Trend towards smaller SUV’s as car makers react to criticism

By Thomas Geiger, DPA

Frankfurt : Car makers are building a range of mini SUVs (sports utility vehicles) in apparent reaction to growing criticism that 4x4s are too heavy and thirsty for driving conditions in big cities.

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"The big and heavy 4×4 is no longer in. The SUV is shrinking to the size of the average compact class with less consumption, emission and space and thus becoming more socially acceptable," says Nick Margetts of the Jato Dynamics research institute.

However, demand for SUVs worldwide remains fairly strong with Henner Lehne from the CSM market research institute near Frankfurt estimating that there will be about 11 million new SUV registrations worldwide by 2010.

The trend towards Mini SUVs can be especially seen with the new Volkswagen Tiguan that will celebrate its world premiere at the Frankfurt Motor Show in September and go on sale shortly afterwards.

The Tiguan is no great surprise because the first concept car was presented at the Los Angeles Motor Show last year, giving a clear indication of the serial model.

But Audi is also working on a smaller version of the Q7, which is going into serial production as the Q5 next year, according to Audi spokesman Jochen Grueten.

But the chances of the compact Cross Coupe Quattro going into production are not bad either, according to company sources. The concept study was showcased at the Shanghai Motor Show earlier this year.

Other VW subsidiary companies like Seat and Skoda are planning even smaller SUVs. Skoda will probably produce the Yeti in the format of the Roomster. Seat will this year start selling its Altea Freetrack SUV van.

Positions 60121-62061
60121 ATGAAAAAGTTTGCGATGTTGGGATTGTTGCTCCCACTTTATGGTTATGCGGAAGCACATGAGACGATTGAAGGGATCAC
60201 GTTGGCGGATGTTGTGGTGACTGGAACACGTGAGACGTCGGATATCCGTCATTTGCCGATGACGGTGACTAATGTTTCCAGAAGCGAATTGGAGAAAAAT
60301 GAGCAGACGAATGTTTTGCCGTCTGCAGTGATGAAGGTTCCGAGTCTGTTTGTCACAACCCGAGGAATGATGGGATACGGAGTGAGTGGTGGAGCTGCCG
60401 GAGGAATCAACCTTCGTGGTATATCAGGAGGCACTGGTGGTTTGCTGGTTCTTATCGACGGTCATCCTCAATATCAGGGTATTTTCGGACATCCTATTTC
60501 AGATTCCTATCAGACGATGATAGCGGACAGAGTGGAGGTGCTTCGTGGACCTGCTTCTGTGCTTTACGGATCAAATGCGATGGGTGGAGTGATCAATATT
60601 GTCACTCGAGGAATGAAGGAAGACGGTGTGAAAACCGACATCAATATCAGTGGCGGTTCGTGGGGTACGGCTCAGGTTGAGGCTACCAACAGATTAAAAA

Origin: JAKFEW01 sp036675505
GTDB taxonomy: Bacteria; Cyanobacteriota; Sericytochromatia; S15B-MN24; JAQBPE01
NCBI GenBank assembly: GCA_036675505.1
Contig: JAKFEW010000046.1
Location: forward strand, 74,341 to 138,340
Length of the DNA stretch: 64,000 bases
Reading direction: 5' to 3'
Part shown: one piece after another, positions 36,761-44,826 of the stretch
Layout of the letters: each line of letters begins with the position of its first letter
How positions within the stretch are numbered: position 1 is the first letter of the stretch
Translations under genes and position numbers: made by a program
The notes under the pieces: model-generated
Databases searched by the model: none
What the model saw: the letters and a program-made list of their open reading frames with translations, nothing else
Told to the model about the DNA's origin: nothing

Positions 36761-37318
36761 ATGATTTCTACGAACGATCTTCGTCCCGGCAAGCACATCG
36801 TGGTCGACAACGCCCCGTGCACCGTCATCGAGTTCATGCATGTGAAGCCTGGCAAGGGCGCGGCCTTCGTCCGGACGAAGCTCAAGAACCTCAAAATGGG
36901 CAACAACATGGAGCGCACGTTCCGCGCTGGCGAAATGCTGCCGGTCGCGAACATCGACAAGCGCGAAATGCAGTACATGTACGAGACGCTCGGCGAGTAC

Porsche is also looking at building a smaller version of the Cayenne, although the company has denied the speculation, according to German press reports.

Mercedes-Benz has meanwhile confirmed that it is building a smaller version of the M-Class that will be on sale from next year under the GLK label on the technical basis of the C-Class.

Volvo has announced that it will put the Detroit study XC60 into serial production "by the end of the decade".

Opel/Vauxhall has scheduled production of a smaller version of the Antara on the basis of the Corsa and Ford is working on a compact SUV based on the Losis X seen at the Paris Motor Show.

All these new SUVs have in common in that the design is a clear move away from classic SUV.

"They have a clean-shaped sporty design, away from the sharp-edged utility vehicles in the form of a Land Rover Defender of Jeep Wrangler," says market analyst Nick Margetts.

"All the cars however offer the typical aspects appreciated by SUV buyers in that the driver has a high-seating position which gives a feeling of safety," according to Margetts.

But some of the SUVs are holding onto the sharp-edged box-shaped tradition. Jeep is planning to offer European buyers the Patriot – a more rugged rough-road version of the Compass.

Nissan has just released for sale the new X-Trail, which is bigger than the old version but has virtually the same exterior appearance.

But says German product manager: "If our customers had been asked, nothing should have been changed on the car."